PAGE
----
Is Sex Addiction Real or Just an Excuse? (article)
Does it matter to Christians? I mean, guys like Challies say that “we are all virgins,” even if we’ve had sex outside of marriage ((Link): yes, really, he wrote that).
- A new study suggests that there’s no such thing as a clinical addiction to sex.
By Jillian Keenan|Posted Wednesday, July 24, 2013, at 11:49 AM
Does sex addiction really exist? A new study published in last week’s journal of Socioaffective Neuroscience and Psychology suggests that maybe it doesn’t—bad news for celebrities like Tiger Woods and Russell Brand who have made it trendy in recent years to claim a clinical addiction to sex as an explanation for sexual misbehavior.
The study (which, amazingly, is the first of its kind) measured how the brains of people who struggle with sexually compulsive behavior respond to sexual images. If sex can be addictive in the clinical sense, scientists theorized, then the neural response of sex addicts to pornography should mimic the neural responses of drug or alcohol addicts to their drugs of choice.
Instead, researchers found that hypersexual brains don’t react in the same way as other addicts’ brains—in fact, the neural responses to pornography only varied based on levels of sexual libido, rather than on measures of sexual compulsivity.
… “This is controversial territory because it represents a substantial shift in the way we view mental illness,” Dr. Nicole Prause, an assistant research scientist in the department of psychiatry at UCLA and one of the investigators involved with the study, told me.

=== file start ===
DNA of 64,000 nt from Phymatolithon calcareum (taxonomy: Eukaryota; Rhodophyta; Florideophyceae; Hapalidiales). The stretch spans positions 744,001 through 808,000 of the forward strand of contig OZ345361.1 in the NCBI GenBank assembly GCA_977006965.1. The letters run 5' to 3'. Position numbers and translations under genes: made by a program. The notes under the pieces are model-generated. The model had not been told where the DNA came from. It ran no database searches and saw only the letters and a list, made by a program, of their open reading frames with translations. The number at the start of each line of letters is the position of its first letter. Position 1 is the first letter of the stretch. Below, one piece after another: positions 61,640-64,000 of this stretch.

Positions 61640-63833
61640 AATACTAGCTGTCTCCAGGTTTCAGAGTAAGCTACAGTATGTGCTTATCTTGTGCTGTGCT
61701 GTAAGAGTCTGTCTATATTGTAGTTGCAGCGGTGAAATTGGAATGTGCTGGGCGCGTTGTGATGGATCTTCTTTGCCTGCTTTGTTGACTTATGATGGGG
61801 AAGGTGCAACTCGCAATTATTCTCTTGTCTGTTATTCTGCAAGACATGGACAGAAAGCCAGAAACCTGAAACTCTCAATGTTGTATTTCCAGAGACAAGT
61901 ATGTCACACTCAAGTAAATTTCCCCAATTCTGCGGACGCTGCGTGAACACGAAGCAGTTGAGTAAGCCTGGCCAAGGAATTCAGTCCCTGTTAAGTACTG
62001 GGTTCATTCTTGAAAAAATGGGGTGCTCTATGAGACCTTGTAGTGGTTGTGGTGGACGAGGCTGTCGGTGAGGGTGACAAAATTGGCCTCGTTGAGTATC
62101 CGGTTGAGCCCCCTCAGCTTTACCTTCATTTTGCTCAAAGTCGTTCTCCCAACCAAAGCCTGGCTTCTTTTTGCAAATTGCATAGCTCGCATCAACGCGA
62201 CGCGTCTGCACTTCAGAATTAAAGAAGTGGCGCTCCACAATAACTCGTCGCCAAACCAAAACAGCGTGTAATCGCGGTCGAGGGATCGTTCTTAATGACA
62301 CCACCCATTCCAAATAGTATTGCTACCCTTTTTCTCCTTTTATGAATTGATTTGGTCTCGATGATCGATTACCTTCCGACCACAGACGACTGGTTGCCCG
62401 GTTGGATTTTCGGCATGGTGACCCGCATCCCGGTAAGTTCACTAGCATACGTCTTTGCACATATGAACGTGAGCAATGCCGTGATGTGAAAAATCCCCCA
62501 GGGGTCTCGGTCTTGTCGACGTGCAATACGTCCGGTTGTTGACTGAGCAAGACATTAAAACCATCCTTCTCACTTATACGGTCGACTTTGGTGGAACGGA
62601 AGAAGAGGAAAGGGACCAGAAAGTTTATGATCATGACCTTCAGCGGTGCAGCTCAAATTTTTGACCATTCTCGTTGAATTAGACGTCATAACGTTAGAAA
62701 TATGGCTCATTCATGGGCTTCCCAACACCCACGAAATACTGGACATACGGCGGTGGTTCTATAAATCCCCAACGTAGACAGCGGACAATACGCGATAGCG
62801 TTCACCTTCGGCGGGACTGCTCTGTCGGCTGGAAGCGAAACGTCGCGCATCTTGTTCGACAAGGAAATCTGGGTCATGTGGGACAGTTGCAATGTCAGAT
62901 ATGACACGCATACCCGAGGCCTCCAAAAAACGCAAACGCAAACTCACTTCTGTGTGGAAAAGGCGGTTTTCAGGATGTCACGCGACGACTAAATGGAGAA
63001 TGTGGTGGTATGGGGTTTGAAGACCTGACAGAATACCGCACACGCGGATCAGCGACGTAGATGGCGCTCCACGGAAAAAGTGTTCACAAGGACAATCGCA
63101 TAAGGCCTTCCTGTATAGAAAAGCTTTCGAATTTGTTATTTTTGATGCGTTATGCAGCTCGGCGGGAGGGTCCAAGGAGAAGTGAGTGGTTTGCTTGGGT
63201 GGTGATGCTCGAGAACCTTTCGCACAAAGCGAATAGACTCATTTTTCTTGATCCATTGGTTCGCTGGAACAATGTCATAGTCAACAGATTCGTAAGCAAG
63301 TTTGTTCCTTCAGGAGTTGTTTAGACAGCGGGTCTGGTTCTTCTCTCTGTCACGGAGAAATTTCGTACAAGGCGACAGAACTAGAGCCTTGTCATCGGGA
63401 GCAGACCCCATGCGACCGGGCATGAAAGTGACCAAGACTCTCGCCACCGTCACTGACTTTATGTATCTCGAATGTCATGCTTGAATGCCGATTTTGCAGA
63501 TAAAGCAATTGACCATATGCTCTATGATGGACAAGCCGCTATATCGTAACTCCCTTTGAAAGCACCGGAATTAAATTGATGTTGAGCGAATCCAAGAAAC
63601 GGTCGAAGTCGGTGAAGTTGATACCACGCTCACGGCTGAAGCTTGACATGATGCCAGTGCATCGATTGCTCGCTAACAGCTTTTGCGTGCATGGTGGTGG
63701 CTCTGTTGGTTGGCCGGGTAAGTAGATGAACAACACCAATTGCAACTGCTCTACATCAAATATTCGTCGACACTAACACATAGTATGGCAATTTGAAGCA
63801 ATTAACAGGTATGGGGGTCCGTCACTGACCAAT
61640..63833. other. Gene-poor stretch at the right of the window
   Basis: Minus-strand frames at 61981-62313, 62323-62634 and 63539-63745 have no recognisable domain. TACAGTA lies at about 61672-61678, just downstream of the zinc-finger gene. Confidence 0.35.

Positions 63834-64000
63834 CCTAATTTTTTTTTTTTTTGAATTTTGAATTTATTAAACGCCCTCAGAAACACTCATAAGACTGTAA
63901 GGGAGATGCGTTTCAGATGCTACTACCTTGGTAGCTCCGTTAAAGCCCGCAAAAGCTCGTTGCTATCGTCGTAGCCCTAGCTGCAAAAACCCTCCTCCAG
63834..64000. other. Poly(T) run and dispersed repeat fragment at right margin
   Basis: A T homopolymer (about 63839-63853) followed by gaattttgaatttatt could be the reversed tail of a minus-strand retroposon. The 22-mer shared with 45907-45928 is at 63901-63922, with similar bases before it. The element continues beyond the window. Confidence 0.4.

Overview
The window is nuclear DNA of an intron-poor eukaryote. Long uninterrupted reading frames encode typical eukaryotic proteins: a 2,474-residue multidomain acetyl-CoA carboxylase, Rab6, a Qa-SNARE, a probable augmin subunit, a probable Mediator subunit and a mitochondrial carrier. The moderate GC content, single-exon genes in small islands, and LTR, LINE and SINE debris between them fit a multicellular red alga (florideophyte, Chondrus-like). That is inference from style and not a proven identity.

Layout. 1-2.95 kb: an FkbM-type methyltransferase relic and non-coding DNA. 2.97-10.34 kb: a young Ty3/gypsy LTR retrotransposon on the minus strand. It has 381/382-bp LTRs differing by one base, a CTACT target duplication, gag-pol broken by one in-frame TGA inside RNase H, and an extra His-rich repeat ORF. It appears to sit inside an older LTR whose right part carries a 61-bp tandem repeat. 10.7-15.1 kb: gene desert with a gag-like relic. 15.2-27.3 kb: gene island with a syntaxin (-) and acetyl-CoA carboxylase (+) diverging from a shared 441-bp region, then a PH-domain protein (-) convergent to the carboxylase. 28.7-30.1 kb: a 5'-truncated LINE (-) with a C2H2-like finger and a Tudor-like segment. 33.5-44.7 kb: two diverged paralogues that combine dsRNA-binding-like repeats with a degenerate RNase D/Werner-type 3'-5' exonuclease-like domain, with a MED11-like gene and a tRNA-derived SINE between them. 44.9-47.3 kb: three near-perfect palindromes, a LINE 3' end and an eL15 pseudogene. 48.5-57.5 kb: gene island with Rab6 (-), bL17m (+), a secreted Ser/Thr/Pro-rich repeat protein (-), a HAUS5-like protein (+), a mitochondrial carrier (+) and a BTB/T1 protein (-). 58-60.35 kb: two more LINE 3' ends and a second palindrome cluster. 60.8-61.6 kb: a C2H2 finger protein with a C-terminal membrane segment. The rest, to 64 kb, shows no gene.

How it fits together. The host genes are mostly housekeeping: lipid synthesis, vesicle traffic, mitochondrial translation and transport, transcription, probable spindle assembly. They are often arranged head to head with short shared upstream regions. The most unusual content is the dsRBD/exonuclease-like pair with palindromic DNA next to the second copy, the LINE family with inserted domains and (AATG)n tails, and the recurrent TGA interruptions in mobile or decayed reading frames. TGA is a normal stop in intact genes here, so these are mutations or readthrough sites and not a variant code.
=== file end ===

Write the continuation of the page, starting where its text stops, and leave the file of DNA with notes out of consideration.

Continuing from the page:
“Most people describe high-frequency sexual problems as an ‘addiction’—that’s how the public and even many clinicians talk about it. But this data challenges the addiction model and forces us to reconsider how we think and talk about these problems.”
… “One of the big problems with the term ‘sex addiction’ is that it immediately assumes that you can apply the same kinds of research methodologies and treatments that you would use for substance addiction,” said Coleman. “There are no sex receptors in the brain to develop tolerance and dependence, as there are with alcohol and drug addiction.” Hypersexuals don’t experience seizures or other physical symptoms of withdrawal when they abstain, for example, like alcohol and drug addicts do.
Coleman suggests that for many people, hypersexual behavior seems to be a problem of impulse control or compulsive drive rather than a neural addiction. But, he added, even that explanation is probably too simplistic: Some people use sexual behavior to modulate mood states, and in others hypersexuality looks almost like attention deficit disorder.
“It’s really very complex,” said Coleman. “And there has not been enough research to fully examine all of the underlying mechanisms.”